November 28, 2023

Argentina got a new economy minister late Sunday, a day after the sudden resignation of her predecessor rocked the ruling coalition at a time when it was already facing a unity crisis.

Gabriella Cerruti, a presidential spokeswoman, wrote on Twitter late Sunday that Silvina Patakis will now head the Economy Ministry, replacing Martin Guzman.

This choice may prove crucial to the administration of President Alberto Fernandez as it faces sharp internal divisions while Argentina is going through economic turmoil.

Patakis will be responsible for managing an economy burdened with inflation at an annual rate of over 60% and will play a key role in determining the future of the country’s recent deal with the International Monetary Fund to restructure $44 billion in debt. Many left-wing members of the ruling coalition oppose the IMF agreement.

Patakis was the Economy Minister for Buenos Aires Province, the country’s most populous region, from 2011 to 2015 under the then government. Daniel Scioli, who was recently appointed Minister of Federal Production.

Guzmán unexpectedly quit on Saturday, posting his seven-page resignation letter on Twitter, and back before markets opened on Monday was seen as particularly important to avoid further slippage by the Argentine peso, which recently hit an all-time low. against the dollar.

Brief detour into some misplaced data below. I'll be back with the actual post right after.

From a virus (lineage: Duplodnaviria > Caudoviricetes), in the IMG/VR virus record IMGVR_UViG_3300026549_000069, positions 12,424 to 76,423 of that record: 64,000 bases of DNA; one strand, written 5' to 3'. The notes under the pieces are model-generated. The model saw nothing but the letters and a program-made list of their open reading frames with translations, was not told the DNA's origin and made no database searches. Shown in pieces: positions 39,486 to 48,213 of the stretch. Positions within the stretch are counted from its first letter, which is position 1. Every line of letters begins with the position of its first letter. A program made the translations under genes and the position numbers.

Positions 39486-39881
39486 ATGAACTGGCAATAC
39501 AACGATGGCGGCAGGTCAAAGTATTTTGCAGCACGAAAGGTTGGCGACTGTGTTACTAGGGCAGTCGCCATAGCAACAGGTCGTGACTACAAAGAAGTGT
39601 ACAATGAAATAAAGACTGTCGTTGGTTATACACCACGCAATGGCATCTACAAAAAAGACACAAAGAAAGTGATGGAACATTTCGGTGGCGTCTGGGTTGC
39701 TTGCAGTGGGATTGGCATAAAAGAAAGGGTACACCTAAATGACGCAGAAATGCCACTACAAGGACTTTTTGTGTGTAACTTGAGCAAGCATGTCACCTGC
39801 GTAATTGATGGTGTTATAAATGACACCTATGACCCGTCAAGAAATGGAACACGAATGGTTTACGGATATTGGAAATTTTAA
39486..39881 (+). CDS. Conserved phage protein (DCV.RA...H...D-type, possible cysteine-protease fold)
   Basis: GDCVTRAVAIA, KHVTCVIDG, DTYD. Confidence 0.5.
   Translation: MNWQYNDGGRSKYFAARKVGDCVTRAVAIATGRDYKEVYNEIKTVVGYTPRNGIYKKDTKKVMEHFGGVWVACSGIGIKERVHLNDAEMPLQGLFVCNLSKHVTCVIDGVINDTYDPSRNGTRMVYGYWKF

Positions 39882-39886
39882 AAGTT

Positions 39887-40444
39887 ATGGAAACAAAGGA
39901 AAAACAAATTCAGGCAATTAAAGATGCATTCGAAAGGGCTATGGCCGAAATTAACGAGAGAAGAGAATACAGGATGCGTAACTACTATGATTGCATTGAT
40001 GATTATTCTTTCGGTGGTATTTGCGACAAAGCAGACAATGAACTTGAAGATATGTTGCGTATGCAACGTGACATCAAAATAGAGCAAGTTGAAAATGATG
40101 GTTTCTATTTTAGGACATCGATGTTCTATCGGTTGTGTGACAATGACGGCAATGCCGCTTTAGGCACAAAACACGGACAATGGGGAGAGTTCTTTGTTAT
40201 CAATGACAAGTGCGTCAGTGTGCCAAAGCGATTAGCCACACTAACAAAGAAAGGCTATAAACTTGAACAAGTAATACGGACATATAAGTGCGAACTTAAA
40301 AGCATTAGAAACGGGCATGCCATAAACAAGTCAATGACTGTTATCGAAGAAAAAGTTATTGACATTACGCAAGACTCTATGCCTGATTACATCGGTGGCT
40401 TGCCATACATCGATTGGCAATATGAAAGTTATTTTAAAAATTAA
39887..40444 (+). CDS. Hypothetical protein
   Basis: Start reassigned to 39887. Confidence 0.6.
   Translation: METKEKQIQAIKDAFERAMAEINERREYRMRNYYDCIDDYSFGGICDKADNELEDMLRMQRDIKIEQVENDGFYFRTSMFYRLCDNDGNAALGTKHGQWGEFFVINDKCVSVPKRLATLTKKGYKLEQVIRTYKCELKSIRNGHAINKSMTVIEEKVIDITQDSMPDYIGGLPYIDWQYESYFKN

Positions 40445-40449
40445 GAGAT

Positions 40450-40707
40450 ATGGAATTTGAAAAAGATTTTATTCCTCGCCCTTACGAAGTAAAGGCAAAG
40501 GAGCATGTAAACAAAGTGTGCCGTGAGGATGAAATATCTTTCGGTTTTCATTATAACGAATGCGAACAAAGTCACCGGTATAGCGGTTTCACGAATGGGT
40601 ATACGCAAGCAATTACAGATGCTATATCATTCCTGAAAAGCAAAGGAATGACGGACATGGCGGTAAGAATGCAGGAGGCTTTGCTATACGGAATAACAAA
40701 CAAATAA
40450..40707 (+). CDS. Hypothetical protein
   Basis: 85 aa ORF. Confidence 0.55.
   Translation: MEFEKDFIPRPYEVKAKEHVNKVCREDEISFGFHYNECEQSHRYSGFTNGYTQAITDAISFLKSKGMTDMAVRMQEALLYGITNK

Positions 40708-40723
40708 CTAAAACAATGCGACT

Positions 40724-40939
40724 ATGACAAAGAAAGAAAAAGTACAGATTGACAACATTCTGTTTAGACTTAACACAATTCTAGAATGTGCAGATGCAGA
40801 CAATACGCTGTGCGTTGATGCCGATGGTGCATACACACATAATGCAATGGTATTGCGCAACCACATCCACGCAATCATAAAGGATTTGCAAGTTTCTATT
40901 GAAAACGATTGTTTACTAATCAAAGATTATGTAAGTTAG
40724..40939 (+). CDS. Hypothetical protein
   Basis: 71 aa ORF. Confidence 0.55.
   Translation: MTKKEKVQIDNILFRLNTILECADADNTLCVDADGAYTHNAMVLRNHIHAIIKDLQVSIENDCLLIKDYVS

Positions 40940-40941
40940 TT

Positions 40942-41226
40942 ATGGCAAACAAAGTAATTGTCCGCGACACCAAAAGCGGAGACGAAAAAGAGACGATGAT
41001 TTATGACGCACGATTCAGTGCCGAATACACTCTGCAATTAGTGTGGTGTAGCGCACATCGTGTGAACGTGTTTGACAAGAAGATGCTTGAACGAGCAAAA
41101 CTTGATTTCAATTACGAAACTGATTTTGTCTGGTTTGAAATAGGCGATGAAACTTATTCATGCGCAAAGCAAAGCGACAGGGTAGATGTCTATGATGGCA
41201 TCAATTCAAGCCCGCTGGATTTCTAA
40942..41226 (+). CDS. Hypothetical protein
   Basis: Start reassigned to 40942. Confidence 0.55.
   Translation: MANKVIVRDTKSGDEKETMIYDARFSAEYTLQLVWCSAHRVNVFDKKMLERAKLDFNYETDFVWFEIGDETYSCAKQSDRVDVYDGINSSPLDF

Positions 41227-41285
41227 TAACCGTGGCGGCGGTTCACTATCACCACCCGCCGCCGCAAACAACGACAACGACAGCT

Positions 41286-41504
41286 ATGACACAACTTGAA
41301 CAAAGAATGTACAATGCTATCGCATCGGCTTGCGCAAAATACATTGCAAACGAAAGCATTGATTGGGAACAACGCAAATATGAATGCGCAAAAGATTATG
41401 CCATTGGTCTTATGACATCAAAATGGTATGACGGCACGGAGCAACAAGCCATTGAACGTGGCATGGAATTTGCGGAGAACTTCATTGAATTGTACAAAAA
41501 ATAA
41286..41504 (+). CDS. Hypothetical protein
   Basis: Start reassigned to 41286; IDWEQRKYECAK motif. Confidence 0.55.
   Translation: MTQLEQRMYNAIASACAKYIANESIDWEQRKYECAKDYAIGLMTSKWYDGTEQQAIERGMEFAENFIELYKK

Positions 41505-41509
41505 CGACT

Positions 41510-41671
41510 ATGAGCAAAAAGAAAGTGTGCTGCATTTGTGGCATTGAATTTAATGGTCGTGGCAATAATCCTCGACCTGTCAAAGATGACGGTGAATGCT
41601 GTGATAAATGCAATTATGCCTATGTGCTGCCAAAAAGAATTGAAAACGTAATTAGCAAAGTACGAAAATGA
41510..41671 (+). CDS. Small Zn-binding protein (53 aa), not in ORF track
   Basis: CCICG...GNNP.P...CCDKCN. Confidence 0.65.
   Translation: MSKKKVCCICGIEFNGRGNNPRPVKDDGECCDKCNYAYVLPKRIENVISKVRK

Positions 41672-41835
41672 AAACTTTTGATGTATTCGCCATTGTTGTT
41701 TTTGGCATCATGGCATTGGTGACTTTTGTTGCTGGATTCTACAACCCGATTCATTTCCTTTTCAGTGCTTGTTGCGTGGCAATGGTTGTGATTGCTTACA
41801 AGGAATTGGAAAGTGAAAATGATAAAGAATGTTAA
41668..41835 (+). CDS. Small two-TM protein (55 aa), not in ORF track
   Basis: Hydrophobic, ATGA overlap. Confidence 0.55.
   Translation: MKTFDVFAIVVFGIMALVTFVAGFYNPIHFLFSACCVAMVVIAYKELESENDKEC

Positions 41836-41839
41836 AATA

The economy has also been disrupted by truck drivers’ strikes over diesel shortages.

Guzmán was largely unknown when he became minister and was seen as a moderate in the ruling coalition, which includes more left-leaning elements aligned with Vice President Cristina Fernandez, the former president who still enjoys a strong support base.

On the other hand, Patakis has a long history of public service and is seen as close to the vice president and her allies.

The vice president, who is not related to the president, has publicly criticized the administration’s economic policies in high-profile speeches that highlighted differences within the ruling coalition.

Guzmán’s resignation letter, released when the vice president was giving a speech again criticizing economic policy, suggested he should step down at least in part due to a lack of political support.


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